Al-Qaeda threat looms into new decade, warns British PM

LONDON - The failed Detroit plane bombing showed that terrorism remains a "very real" global threat as the world enters a new decade eight years after 9/11, British Prime Minister Gordon Brown warned Friday.
World leaders needed to cooperate "urgently" to tighten security at airports and on aircraft following the December 25 attack in which a 23-year-old Nigerian nearly downed a US jet as it prepared to land, he said.

British Prime Minister Gordon Brown
British Prime Minister Gordon Brown
"The new decade is starting as the last began -- with Al-Qaeda creating a climate of fear," he wrote, saying the failed bombing had "exposed an evolving terrorist threat" and highlighted "a major new base for terrorism."
"The failed attack in Detroit on Christmas Day reminds us of a deeper reality: that almost 10 years after September 11th international terrorism is still a very real threat," he added.
The Detroit attack, which has led to a major review of security procedures and the coordination of airline and other watch-lists, had thrown the spotlight onto the threat posed by militants based in Yemen, he said.
Umar Farouk Abdulmutallab is believed to have been trained in Yemen before embarking on the failed bombing, with explosives concealed in his underwear which remained undetected as he passed through Nigerian and Dutch airports.
"Enemies of democracy and freedom -- now trying to mastermind death and destruction from Yemen as well as other better-known homes of international terror such as Pakistan and Afghanistan -- are concealing explosives in ways which are more difficult to detect," said Brown.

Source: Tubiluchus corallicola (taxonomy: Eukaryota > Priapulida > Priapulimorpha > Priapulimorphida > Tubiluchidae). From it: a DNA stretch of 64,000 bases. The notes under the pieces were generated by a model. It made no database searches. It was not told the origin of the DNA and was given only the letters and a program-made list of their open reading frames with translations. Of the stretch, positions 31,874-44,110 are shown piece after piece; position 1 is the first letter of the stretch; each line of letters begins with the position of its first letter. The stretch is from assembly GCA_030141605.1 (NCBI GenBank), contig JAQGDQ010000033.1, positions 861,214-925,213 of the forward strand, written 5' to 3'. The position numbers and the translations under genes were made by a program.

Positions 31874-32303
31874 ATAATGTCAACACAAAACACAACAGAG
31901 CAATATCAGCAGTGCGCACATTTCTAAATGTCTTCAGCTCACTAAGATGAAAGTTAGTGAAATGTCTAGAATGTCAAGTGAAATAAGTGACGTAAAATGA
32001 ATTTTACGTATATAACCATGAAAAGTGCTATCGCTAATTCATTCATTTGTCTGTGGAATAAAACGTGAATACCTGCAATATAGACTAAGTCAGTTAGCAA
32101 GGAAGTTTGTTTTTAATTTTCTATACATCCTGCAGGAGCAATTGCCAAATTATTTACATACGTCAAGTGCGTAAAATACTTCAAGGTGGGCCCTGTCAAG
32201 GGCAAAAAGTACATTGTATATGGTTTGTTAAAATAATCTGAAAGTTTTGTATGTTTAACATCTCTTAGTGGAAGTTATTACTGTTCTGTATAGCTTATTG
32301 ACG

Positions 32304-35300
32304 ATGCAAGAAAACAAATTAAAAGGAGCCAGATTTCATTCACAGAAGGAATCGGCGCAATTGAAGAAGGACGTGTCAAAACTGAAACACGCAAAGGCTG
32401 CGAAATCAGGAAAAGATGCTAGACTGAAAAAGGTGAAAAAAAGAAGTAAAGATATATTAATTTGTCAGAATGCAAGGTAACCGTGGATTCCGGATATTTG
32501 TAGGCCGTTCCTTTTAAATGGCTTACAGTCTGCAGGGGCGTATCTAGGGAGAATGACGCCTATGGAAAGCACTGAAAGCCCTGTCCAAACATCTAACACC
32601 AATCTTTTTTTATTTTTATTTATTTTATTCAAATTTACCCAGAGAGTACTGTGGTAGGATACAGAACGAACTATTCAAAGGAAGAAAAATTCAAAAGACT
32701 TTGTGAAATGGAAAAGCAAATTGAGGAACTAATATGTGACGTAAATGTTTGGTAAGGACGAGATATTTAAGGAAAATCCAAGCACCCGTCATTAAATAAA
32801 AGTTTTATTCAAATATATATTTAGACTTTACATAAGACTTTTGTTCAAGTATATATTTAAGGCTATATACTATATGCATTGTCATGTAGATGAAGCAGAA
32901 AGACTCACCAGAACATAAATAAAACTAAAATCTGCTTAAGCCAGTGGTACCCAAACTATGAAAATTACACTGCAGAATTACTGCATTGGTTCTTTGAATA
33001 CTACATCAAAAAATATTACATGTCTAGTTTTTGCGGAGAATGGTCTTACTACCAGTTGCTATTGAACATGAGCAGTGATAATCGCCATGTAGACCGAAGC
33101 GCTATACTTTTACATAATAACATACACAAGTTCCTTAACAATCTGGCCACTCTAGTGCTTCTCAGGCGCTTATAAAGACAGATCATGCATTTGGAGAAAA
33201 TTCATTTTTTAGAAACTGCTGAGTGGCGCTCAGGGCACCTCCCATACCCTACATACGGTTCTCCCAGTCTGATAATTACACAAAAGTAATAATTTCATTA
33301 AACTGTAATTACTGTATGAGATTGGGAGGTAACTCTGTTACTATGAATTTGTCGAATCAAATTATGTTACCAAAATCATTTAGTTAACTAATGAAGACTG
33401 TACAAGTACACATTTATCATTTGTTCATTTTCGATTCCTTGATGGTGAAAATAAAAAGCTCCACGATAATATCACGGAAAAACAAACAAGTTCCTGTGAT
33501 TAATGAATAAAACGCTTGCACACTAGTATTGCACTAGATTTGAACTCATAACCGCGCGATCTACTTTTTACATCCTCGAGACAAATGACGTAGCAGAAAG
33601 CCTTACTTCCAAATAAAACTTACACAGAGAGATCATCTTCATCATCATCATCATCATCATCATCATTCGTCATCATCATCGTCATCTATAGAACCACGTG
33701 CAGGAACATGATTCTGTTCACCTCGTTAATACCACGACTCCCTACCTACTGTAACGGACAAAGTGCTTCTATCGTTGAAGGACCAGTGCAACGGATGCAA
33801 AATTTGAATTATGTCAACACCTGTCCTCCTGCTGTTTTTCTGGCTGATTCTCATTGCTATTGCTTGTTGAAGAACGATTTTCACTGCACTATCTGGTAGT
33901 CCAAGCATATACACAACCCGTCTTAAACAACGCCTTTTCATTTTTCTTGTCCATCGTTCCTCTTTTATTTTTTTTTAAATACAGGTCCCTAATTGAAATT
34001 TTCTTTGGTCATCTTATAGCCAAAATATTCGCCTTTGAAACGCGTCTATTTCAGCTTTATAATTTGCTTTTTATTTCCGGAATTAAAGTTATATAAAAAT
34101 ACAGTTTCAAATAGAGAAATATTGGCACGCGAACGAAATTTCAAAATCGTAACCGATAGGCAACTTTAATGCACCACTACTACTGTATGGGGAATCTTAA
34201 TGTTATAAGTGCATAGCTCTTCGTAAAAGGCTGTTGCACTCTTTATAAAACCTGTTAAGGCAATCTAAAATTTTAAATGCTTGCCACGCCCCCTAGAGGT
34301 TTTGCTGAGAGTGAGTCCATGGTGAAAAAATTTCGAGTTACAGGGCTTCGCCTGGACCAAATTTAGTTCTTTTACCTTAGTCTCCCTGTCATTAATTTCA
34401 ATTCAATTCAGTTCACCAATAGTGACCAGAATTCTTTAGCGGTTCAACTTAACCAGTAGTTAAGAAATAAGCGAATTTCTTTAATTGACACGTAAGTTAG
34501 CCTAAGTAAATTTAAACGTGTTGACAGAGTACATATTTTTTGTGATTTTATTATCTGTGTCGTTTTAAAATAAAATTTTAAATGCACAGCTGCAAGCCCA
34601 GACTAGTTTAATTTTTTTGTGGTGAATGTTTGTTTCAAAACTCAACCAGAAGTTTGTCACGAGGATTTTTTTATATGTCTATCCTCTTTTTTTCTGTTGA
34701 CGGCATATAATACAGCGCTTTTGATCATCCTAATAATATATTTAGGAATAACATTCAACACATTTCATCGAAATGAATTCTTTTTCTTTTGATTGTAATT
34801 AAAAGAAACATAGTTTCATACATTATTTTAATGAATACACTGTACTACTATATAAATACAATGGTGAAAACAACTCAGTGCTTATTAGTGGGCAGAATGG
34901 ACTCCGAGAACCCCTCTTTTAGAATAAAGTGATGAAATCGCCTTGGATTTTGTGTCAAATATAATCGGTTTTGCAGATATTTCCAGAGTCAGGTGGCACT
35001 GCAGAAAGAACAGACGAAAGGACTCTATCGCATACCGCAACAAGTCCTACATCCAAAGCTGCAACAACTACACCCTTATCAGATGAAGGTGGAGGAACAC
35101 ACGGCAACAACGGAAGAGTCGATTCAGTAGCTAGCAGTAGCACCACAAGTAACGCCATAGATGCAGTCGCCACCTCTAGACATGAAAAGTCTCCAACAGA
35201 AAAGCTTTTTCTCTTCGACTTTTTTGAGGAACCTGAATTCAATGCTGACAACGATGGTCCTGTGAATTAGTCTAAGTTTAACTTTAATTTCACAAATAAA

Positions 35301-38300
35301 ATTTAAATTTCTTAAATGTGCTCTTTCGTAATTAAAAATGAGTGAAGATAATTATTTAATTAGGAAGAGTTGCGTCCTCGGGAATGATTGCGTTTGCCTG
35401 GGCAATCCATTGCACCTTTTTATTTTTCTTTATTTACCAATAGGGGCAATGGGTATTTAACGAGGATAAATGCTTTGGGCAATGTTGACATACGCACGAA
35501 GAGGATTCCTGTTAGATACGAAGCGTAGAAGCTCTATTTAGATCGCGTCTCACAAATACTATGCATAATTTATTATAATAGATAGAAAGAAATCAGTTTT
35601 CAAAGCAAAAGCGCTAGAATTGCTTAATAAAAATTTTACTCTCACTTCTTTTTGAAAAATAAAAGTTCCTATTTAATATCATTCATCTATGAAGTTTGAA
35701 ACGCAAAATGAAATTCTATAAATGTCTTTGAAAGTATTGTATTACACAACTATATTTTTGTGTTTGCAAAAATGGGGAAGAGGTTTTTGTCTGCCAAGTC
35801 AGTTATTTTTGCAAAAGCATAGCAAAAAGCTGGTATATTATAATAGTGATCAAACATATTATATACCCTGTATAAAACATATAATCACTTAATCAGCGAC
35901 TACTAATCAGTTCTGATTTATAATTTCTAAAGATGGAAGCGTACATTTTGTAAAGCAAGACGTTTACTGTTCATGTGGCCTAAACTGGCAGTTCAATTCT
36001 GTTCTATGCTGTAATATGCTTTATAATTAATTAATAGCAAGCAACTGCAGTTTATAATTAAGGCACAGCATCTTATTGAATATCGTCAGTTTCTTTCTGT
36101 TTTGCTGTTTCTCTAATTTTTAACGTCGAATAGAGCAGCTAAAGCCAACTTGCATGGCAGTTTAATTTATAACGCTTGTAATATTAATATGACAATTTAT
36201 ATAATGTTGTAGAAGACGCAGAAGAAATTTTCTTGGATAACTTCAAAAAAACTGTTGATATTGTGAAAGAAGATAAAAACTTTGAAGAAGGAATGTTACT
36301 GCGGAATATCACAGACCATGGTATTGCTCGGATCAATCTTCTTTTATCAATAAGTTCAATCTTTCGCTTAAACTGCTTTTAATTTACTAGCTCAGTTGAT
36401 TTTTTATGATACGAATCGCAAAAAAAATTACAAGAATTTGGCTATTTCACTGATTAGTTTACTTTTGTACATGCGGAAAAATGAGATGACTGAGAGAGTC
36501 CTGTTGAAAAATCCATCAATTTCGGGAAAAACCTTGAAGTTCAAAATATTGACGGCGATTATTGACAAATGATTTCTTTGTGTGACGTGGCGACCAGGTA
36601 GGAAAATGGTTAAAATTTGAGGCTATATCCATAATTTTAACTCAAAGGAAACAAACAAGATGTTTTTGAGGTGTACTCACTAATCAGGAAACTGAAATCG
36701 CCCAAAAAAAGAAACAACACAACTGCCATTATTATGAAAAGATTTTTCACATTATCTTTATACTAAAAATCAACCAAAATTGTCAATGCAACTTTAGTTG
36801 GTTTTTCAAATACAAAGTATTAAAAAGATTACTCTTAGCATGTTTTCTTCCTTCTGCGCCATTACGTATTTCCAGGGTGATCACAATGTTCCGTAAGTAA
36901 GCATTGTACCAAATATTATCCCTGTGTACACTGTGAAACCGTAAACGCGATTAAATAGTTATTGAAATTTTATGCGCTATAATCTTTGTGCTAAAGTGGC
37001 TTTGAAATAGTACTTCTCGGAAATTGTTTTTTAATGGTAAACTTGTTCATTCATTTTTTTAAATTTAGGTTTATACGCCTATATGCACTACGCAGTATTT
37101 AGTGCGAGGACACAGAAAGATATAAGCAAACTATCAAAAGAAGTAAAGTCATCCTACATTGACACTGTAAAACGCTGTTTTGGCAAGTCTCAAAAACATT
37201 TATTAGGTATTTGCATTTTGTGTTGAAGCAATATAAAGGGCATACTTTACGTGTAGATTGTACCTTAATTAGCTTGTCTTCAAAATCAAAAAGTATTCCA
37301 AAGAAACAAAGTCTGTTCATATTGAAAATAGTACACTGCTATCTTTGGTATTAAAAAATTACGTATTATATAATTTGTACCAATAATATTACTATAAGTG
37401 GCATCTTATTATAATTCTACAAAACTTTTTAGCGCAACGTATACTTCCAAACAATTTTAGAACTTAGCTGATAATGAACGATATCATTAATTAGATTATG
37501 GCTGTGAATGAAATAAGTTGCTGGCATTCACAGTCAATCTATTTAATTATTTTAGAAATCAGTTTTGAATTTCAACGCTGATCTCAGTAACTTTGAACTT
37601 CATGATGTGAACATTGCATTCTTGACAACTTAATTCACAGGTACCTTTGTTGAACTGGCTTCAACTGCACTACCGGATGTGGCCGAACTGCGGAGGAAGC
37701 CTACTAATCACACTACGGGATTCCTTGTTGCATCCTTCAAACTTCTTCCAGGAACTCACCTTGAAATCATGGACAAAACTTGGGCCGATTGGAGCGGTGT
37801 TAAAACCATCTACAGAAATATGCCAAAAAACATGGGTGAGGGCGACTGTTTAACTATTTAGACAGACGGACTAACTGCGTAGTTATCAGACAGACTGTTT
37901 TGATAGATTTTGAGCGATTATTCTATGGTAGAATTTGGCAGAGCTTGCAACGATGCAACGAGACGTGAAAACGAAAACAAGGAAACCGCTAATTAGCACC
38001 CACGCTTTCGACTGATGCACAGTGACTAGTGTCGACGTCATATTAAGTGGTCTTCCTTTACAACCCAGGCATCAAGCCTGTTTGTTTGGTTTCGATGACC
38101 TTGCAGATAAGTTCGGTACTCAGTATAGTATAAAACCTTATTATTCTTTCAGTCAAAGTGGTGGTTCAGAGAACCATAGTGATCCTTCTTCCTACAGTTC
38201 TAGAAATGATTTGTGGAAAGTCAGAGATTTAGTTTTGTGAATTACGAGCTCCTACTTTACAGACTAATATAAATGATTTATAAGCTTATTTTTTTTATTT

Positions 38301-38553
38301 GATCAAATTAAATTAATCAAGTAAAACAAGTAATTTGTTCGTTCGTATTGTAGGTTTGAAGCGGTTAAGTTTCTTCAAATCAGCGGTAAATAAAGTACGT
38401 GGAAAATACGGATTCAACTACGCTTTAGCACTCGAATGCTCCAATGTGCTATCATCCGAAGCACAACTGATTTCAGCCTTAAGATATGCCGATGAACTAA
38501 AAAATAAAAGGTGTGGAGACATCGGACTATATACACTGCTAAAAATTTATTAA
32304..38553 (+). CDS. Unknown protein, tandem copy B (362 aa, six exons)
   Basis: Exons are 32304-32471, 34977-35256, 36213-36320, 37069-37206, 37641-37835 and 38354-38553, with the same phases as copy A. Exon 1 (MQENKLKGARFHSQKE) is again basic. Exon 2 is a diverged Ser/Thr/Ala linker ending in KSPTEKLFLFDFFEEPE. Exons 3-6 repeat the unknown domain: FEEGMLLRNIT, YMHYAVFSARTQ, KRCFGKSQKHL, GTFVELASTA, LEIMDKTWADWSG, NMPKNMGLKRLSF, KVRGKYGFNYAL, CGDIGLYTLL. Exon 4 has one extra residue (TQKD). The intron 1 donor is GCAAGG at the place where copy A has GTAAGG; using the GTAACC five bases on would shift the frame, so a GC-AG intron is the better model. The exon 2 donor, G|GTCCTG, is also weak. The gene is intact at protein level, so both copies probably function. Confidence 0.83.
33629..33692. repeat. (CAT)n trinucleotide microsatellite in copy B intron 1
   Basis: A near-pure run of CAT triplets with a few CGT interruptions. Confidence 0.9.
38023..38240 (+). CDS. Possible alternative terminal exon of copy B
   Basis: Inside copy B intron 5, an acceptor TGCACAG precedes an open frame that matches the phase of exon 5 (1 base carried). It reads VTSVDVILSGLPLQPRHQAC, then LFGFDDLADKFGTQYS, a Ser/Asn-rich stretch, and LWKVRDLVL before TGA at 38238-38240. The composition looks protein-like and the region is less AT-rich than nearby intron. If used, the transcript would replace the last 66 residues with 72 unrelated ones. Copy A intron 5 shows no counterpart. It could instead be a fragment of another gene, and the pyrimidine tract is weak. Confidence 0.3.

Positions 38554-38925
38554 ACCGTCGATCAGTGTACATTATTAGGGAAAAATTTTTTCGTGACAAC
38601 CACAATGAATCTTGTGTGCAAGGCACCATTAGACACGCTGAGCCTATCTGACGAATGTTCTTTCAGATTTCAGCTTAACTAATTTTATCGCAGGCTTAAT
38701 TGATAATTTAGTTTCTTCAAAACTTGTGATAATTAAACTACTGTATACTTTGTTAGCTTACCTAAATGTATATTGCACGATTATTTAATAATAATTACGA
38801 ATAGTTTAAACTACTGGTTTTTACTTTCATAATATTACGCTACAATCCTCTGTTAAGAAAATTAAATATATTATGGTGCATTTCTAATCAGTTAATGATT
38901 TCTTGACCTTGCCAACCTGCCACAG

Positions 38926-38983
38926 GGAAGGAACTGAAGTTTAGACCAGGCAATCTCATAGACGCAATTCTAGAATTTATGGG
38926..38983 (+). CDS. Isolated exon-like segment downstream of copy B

"Al Qaeda and their associates continue in their ambition to indoctrinate thousands of young people around the world with a deadly desire to kill and maim," he wrote in an article on his Downing Street office's website.
And he said: "Our response in security, intelligence, policing and military action, is not just an act of choice but an act of necessity."
Brown said Britain has "one of the toughest borders in the world," and had screened 135 million passengers in and out of the country against watchlists -- including the Detroit attempted bomber, who was refused a visa in May 2009.
"But in light of the Detroit incident we all urgently need to work together on how we might further tighten these arrangements," he said.
And he stressed that Britain cannot rely only on a "fortress Britain strategy" -- but must take the fight to where extremists are based, "in Afghanistan, Pakistan and all around the world."
"The Detroit plot thankfully failed. But it has been another wake-up call for the ongoing battles we must wage not just for security against terror but for the hearts and minds of a generation."

Friday, January 1st 2010

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